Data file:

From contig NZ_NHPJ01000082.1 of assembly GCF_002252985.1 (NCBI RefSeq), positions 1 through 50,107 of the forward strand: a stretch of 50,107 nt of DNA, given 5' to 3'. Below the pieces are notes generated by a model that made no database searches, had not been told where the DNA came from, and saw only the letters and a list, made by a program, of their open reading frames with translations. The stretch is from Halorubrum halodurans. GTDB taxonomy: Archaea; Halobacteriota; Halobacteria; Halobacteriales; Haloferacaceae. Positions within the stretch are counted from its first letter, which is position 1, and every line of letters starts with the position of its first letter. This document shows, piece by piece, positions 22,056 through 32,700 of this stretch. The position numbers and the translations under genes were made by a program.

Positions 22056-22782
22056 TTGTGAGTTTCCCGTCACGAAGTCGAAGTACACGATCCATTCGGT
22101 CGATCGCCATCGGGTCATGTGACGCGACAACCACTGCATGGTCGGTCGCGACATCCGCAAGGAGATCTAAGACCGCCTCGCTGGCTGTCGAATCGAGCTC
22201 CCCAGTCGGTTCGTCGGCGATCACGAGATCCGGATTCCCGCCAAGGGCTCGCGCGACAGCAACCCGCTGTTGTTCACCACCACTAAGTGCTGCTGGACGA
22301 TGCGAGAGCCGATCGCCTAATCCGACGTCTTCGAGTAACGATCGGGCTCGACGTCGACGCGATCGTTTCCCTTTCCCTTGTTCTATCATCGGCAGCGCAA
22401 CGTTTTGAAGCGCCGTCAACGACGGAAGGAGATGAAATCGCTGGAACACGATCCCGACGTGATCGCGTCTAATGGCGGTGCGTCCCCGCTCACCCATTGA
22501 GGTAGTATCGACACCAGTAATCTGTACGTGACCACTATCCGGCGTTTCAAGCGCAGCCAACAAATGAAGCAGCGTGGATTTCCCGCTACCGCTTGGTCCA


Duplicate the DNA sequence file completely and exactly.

From contig NZ_NHPJ01000082.1 of assembly GCF_002252985.1 (NCBI RefSeq), positions 1 through 50,107 of the forward strand: a stretch of 50,107 nt of DNA, given 5' to 3'. Below the pieces are notes generated by a model that made no database searches, had not been told where the DNA came from, and saw only the letters and a list, made by a program, of their open reading frames with translations. The stretch is from Halorubrum halodurans. GTDB taxonomy: Archaea; Halobacteriota; Halobacteria; Halobacteriales; Haloferacaceae. Positions within the stretch are counted from its first letter, which is position 1, and every line of letters starts with the position of its first letter. This document shows, piece by piece, positions 22,056 through 32,700 of this stretch. The position numbers and the translations under genes were made by a program.

Positions 22056-22782
22056 TTGTGAGTTTCCCGTCACGAAGTCGAAGTACACGATCCATTCGGT
22101 CGATCGCCATCGGGTCATGTGACGCGACAACCACTGCATGGTCGGTCGCGACATCCGCAAGGAGATCTAAGACCGCCTCGCTGGCTGTCGAATCGAGCTC
22201 CCCAGTCGGTTCGTCGGCGATCACGAGATCCGGATTCCCGCCAAGGGCTCGCGCGACAGCAACCCGCTGTTGTTCACCACCACTAAGTGCTGCTGGACGA
22301 TGCGAGAGCCGATCGCCTAATCCGACGTCTTCGAGTAACGATCGGGCTCGACGTCGACGCGATCGTTTCCCTTTCCCTTGTTCTATCATCGGCAGCGCAA
22401 CGTTTTGAAGCGCCGTCAACGACGGAAGGAGATGAAATCGCTGGAACACGATCCCGACGTGATCGCGTCTAATGGCGGTGCGTCCCCGCTCACCCATTGA
22501 GGTAGTATCGACACCAGTAATCTGTACGTGACCACTATCCGGCGTTTCAAGCGCAGCCAACAAATGAAGCAGCGTGGATTTCCCGCTACCGCTTGGTCCA